-- Rule of thumb - Never attribute to malice that which can be adequately explained by stupidity
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http://www.thetruthaboutcars.com/?p )51
After this downbeat conclave, Rabid Rick launched yet another charm offensive. Schmoozing with Fortune Senior Editor Alex Taylor III, Rick revealed the home team's latest defense: stop nickel and diming us! "People ask when is the business profitable and our objectives have to be much bigger than that. It is not an issue of can you make a nickel - that doesn't do anything for anybody. We need to get good profit and then it is very important that we generate good cash flow." So now we know: making a nickel isn't much better than losing $10.6b.
Jim Higgins wrote:

http://money.cnn.com/2007/01/11/news/companies/pluggedin_taylor_gm.fortune/index.htm?postversion 07011209

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GM needs to hack their infrastructure (model choices, # of dealers, manufacturing capability) way down. If I ran GM, I'd make wide ranging structural changes in the company. I'd mostly keep the existing brands (to keep brand loyal customers coming back, you know the type of people who ALWAYS buy a brand new Buick every 4 years or a brand new Chevy every 4 years). But I'd have less models, and have the same models (same sheetmetal even) sold by various brand dealerships. Like, instead of having Chevy sell Impalas and Buick sell LeSabres (same sized cars), I'd have ONE identical design for both cars, with the only difference being the emblem/car name/grille style, but with the same sheetmetal/engineering/chassis/mechanicals. I know they do this sort of, already, but there still are many differences that add up to increased costs for GM, and also there are too many models.
Also, eliminating Buick and just calling those models "Cadillacs" might be wise. I'm sure the brand-loyal Buick owners wouldn't mind switching to Cadillac if the models/prices are still about the same, esp. since Cadillac is the more prestigous marque. I don't think the Cadillac marque would lose prestige if Buicks were to be folded over into it. In the 80's, GM stuck the Cadillac badge on a Cavalier (Cimmaron).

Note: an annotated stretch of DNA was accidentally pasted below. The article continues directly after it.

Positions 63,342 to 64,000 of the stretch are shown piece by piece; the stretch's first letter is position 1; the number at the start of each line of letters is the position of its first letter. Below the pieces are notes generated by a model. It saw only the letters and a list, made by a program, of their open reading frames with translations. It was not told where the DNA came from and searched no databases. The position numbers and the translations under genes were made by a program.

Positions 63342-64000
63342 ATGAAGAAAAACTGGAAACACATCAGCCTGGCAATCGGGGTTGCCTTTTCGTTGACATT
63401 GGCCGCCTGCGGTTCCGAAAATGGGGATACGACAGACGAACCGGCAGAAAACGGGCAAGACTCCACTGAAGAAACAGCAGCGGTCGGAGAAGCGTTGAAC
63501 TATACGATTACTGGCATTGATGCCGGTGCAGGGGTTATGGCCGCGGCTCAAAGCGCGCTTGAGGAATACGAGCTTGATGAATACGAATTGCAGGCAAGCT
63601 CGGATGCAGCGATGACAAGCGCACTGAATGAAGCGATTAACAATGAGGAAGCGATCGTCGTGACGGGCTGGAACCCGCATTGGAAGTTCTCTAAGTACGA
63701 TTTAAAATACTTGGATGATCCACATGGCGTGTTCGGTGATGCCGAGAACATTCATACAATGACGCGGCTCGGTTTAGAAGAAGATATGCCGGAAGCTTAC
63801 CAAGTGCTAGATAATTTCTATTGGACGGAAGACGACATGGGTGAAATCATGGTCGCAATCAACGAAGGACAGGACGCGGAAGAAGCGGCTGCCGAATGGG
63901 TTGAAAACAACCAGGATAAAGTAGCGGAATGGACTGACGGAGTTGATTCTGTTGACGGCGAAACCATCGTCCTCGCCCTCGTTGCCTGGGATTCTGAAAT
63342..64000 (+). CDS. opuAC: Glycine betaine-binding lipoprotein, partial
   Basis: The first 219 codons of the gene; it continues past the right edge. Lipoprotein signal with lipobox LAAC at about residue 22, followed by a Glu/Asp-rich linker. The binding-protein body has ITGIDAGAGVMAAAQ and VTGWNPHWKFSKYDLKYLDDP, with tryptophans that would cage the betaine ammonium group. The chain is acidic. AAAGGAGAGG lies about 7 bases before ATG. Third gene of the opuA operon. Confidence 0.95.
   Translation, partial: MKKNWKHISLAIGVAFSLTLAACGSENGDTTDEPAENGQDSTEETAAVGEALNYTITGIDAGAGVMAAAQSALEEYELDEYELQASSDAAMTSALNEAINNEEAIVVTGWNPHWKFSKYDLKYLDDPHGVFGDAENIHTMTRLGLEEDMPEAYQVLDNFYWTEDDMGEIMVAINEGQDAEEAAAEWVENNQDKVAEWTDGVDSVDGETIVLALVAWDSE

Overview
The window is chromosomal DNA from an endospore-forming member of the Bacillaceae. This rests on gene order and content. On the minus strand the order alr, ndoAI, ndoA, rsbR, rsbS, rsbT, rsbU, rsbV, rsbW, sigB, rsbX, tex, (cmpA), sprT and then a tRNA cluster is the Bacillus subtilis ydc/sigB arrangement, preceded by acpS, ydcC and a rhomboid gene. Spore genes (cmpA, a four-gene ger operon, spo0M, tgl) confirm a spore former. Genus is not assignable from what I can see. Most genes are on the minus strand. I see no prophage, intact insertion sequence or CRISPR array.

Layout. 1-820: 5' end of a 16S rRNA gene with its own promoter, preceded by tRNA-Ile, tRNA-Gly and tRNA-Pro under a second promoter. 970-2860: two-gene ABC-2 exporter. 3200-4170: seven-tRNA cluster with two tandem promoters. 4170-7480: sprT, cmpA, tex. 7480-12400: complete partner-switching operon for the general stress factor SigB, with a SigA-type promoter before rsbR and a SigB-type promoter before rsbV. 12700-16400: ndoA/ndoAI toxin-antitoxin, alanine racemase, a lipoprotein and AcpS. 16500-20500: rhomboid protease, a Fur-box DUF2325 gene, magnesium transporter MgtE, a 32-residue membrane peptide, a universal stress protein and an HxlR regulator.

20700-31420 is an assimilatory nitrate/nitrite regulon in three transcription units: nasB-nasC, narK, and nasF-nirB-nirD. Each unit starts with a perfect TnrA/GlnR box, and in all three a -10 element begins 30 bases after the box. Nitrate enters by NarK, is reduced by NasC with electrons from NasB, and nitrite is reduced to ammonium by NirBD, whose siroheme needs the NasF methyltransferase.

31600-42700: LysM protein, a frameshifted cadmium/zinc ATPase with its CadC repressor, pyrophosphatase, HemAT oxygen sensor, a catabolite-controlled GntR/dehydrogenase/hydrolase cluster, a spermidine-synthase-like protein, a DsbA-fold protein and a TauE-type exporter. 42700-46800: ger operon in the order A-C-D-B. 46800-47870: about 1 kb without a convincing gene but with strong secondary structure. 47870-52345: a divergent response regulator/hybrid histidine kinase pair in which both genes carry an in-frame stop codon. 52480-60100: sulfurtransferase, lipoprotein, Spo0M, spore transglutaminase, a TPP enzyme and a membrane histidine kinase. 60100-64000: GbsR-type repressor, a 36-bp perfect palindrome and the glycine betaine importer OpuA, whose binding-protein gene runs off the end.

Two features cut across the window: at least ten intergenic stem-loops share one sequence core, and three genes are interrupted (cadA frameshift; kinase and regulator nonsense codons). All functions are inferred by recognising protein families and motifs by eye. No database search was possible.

To sum up, I'd have like 7-8 car designs that are sold by all the GM dealerships -- same sheetmetal on ALL the cars, 3 or 4 engine choices. Less manufacturing capabilities, less dealers. Also, I'd diversify GM's transportation offerings into environmetally friendly transportation products like mass tranist/busing, electric vehicles, alternative fuels, hybrids, and transportation devices like Segway scooters.
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If carried too far, you won't sell either. Sure, the number of models has to be decreased but calling a Chevy a Buick won't sell at Buick prices. The Caprice/Roadmaster was a bit of a flop. Being ugly did not help either.

Well they did eliminate the Olds division and the Bonneville - LeSabre model is now the Lucerne - DTS so they are heading that way. There is definitely some prestiege attached to some of the marques and if they are not distinctive enough you won't get the premium dollars for them. There is nothing very distictive about Caddy these day either. You can't easily tell the 30k models apart from the 60k models. If I'm going to drive a $60,000 car, I want people to know it.
Even the low end models today are far more technoligcally equiped if not more luxurious than the top models of the last century.
As for dealers, many GM showrooms do have two or three brands now. Our local Pontiac - Buick dealer sells the identical cars under the different names but he says there is almost no crossover. If a prospect walks in the door looking a Pontiac, they have no interest in buying the same car with Buick nameplates. Perhaps they needs some new brands?